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Temperature Maintenance Problems

I run into trouble every time I cook something that requires me to add chips or chunks when I add the meat to the BGE.  This time it was a ham.  The recipe called for a cooking temperature of 375°F to 400°F.  I brought the BGE up to 400°, opened the lid, dumped in the wood chips, added the plate setter, the drip plan, the wire grid and the meat.  I had everything staged and ready to go, so it might have taken 60 seconds, yet it lost about 175°.  The temperature was down to around 225°.   I continued to keep the lower vent wide open and opened the daisy-wheel more and more monitoring the temperature with my Maverick thermometer.  An hour later it was just 250!   I finally removed the daisy wheel and got it up to the proper range again, but it took forever and I don't like the way the meat came out.

What's the best way to do this?  I thought it best to wait until the meat was on to add the chips, so I held the plate setter back until that point and in doing so lost about 175°.  Is it better to get the plate setter up to temp first.  If so, how to handle the hot plate setter?

I'd appreciate hearing your sequence of handling a cook like this.

Thanks for your help!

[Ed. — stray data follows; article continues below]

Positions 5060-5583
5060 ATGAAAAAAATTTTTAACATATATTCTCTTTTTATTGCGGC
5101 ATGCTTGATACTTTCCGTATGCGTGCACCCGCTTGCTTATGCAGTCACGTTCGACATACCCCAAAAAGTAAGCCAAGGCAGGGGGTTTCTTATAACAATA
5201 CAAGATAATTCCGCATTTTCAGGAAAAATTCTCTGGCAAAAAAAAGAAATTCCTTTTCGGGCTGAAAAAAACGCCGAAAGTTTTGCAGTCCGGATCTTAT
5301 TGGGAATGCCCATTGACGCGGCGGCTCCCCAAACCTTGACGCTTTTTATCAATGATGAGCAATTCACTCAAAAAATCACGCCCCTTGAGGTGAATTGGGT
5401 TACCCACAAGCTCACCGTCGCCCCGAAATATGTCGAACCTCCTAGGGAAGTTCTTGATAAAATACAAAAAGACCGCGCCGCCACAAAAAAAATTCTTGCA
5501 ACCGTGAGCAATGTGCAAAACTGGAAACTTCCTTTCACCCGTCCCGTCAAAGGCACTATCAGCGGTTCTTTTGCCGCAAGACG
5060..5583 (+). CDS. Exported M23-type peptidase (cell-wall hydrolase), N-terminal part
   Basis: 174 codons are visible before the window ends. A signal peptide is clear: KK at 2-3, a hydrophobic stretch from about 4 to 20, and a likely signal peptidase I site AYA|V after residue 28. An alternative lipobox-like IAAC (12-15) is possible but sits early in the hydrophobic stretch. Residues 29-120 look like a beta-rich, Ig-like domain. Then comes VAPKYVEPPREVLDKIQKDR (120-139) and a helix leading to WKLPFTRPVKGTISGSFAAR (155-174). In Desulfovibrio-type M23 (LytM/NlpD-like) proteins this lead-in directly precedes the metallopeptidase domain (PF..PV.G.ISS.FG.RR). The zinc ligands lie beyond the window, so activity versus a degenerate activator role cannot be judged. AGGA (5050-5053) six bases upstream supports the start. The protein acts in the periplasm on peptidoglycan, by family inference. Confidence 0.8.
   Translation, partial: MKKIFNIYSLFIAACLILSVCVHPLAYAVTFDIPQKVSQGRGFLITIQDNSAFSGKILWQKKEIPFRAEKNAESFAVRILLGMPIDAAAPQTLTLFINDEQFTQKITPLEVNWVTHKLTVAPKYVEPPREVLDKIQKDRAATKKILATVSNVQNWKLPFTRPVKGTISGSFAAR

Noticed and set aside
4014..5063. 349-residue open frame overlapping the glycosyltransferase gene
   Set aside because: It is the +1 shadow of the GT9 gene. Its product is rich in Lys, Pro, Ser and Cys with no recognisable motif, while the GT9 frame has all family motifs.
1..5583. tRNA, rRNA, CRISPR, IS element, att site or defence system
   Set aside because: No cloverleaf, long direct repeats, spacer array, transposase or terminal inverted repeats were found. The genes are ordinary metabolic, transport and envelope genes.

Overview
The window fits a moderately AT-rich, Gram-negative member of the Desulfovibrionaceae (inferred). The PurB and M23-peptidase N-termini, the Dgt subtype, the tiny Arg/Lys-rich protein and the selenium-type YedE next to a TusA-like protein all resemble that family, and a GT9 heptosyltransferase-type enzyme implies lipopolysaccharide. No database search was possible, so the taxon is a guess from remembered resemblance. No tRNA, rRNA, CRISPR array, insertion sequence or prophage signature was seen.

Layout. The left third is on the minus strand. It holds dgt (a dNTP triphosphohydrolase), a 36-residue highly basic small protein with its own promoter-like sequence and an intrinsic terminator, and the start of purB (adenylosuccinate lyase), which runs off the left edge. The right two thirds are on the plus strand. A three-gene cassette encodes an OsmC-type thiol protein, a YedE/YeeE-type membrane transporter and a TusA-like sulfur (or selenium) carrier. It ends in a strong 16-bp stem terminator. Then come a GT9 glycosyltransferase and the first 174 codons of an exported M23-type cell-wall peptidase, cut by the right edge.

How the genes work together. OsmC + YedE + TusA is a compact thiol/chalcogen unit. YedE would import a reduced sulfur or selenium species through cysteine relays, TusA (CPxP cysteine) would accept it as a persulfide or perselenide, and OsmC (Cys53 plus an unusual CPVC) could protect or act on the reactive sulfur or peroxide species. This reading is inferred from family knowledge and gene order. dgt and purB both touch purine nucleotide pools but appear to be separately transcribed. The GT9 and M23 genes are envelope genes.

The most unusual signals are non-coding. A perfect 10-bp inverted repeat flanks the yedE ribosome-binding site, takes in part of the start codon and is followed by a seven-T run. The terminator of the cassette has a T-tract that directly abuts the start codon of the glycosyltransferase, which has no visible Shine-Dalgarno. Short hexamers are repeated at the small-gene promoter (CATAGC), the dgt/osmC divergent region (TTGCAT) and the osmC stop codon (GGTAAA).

• ThatgrimguyThatgrimguy Posts: 3,830
    edited June 2013
    You added a lot of cold mass. It takes time to get back to temp. I always preheat with my platesetter and grid in place.  I have never had trouble from adding the chips from the start. Never waited to add them and I'm getting plenty of smoke in my foods.
    Biloxi, MS
    Guild's Grocery BBQ Team
    The Grocery Cart
    XL / Small Green Eggs
  • nolaeggheadnolaegghead Posts: 26,678
    Yep, what he said.  Mix your smoke wood in with the lump and you'll get steady smoke through the whole cook.
    This is my signature line just so you're not confused.  Love me or hate me, I am forum Marmite.
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  • Carolina QCarolina Q Posts: 13,004
    Never bring it up to temp and DO anything. Bring it to temp and let it stabilize at that temp. At least 30 minutes, longer is better.

    As was said, add all your stuff in the beginning and let it come up to temp. Sometimes I can add smoking chunks by simply lifting the grid and tossing them in. Usually, I just light the lump and put the chunks where I didn't light. Then add the hardware and wait for the temp to stabilize.

    The only time I use chips is when I want a certain wood and can't find anything but chips. I find they burn too fast.

    As for handling a hot platesetter, welders gloves work for me. Just make sure you have a heat proof spot VERY nearby - you don't have long so be quick! Also make sure that nothing (including your kids or pets) is between you and that spot.

    I hate it when I go to the kitchen for food and all I find are ingredients!


    Central Connecticut 

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